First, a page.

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Posted: Jan 28, 2015
Award-winning research on DNA probes
(Nanowerk News) The 2014 Fred Beamish Award was awarded to Professor Juewen Liu (Department of Chemistry, University of Waterloo). The Award Lecture titled "Lanthanide-dependent RNA-cleaving DNAzymes as metal biosensors" is published today in the Canadian Journal of Chemistry.
Sponsored by the Canadian Society of Chemistry (CSC) Analytical Chemistry Division, the Fred Beamish Award is presented to an individual who demonstrates innovation in research in the field of analytical chemistry, where the research is anticipated to have significant potential for practical applications.
Dr. Juewen Liu is a professor of chemistry at the University of Waterloo. He is also affiliated with the Waterloo Institute for Nanotechnology (WIN) and his current research involves biosensor development using DNA for target recognition.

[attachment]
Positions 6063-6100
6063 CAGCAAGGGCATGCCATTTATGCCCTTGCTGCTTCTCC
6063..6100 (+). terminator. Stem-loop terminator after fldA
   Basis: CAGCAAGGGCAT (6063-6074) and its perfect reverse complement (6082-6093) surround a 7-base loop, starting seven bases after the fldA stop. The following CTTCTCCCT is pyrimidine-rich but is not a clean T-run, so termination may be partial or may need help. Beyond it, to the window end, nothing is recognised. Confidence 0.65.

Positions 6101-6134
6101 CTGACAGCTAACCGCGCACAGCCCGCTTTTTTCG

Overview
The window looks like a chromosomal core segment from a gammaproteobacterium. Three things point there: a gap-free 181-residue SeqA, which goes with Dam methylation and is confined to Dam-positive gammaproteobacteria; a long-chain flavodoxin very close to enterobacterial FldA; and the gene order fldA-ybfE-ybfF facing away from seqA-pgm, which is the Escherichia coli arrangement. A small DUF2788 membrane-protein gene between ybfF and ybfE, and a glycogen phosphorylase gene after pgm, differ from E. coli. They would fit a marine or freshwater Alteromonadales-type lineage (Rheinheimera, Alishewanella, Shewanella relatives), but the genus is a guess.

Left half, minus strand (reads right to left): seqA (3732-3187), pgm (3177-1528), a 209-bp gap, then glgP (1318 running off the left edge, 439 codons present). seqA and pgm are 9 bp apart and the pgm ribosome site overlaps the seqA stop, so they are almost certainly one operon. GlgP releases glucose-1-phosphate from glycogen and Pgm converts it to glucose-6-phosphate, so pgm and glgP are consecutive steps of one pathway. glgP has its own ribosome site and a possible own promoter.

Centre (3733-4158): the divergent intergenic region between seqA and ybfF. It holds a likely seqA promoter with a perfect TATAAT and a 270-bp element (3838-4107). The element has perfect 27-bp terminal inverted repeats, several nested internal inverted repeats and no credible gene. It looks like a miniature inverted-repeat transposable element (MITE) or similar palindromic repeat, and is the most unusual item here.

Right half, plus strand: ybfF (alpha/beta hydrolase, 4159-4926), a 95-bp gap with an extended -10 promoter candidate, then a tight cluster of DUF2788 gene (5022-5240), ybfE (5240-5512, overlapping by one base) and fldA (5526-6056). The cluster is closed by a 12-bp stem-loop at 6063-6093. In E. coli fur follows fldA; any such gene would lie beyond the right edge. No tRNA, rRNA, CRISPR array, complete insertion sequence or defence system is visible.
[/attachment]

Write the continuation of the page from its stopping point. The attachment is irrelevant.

Professor Juewen Liu's lab has successfully accomplished the task of carrying out combinatorial selection to isolate lanthanide-dependent RNA-cleaving DNAzymes. They have developed a group of new DNA probes that are highly sensitive and specific to lanthanide ions. Lanthanide ions are known as "industrial vitamins" and they increase materials performance with a small amount of doping.
These new DNA probes can potentially be used to develop a biosensor array for lanthanide and other metal detection. These DNA molecules have catalytic activity (known as DNAzymes) and Liu's studies indicate that lanthanide-dependent DNAzymes may have different properties from existing examples.
These new DNAzymes will allow mechanistic studies to gain insights into DNA/metal interactions. These lanthanide-dependent DNAzymes were isolated using a method called in vitro selection, where a large DNA library is exposed to the target metal ion and active sequences are amplified . Liu's lab is searching for a suite of such probes and improving detection methods. The ultimate goal is to develop easy-to-use test strips similar to litmus paper for lanthanide and heavy metal detection in water.
The paper published today in the Canadian Journal of Chemistry reflects the main content of the Fred Beamish Award presentation delivered at the 2014 Canadian Society for Chemistry Conference in Vancouver.